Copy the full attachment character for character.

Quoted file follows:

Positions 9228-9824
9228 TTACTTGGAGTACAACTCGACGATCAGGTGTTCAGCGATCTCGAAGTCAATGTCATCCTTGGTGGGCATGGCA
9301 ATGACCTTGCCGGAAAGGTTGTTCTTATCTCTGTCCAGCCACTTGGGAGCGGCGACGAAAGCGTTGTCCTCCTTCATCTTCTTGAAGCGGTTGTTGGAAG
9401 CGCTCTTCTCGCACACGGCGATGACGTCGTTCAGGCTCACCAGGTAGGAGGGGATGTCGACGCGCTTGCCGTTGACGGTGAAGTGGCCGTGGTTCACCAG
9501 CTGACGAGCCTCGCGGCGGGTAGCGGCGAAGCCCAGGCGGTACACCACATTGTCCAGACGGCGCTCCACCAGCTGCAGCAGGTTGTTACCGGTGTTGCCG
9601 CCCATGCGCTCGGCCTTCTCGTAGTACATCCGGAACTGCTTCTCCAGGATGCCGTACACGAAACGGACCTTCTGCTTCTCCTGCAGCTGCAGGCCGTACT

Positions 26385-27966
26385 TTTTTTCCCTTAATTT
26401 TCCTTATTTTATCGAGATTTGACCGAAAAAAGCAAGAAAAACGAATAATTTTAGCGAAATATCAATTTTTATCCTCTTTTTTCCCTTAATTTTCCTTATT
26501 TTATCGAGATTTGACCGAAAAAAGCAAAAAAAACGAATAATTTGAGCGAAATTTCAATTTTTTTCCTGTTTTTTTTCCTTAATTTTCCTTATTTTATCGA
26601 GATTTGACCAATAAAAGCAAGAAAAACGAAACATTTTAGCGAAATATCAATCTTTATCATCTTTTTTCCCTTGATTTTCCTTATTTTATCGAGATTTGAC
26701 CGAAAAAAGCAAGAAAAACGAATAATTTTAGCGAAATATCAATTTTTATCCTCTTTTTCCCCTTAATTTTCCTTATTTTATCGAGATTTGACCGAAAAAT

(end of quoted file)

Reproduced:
Positions 9228-9824
9228 TTACTTGGAGTACAACTCGACGATCAGGTGTTCAGCGATCTCGAAGTCAATGTCATCCTTGGTGGGCATGGCA
9301 ATGACCTTGCCGGAAAGGTTGTTCTTATCTCTGTCCAGCCACTTGGGAGCGGCGACGAAAGCGTTGTCCTCCTTCATCTTCTTGAAGCGGTTGTTGGAAG
9401 CGCTCTTCTCGCACACGGCGATGACGTCGTTCAGGCTCACCAGGTAGGAGGGGATGTCGACGCGCTTGCCGTTGACGGTGAAGTGGCCGTGGTTCACCAG
9501 CTGACGAGCCTCGCGGCGGGTAGCGGCGAAGCCCAGGCGGTACACCACATTGTCCAGACGGCGCTCCACCAGCTGCAGCAGGTTGTTACCGGTGTTGCCG
9601 CCCATGCGCTCGGCCTTCTCGTAGTACATCCGGAACTGCTTCTCCAGGATGCCGTACACGAAACGGACCTTCTGCTTCTCCTGCAGCTGCAGGCCGTACT

Positions 26385-27966
26385 TTTTTTCCCTTAATTT
26401 TCCTTATTTTATCGAGATTTGACCGAAAAAAGCAAGAAAAACGAATAATTTTAGCGAAATATCAATTTTTATCCTCTTTTTTCCCTTAATTTTCCTTATT
26501 TTATCGAGATTTGACCGAAAAAAGCAAAAAAAACGAATAATTTGAGCGAAATTTCAATTTTTTTCCTGTTTTTTTTCCTTAATTTTCCTTATTTTATCGA
26601 GATTTGACCAATAAAAGCAAGAAAAACGAAACATTTTAGCGAAATATCAATCTTTATCATCTTTTTTCCCTTGATTTTCCTTATTTTATCGAGATTTGAC
26701 CGAAAAAAGCAAGAAAAACGAATAATTTTAGCGAAATATCAATTTTTATCCTCTTTTTCCCCTTAATTTTCCTTATTTTATCGAGATTTGACCGAAAAAT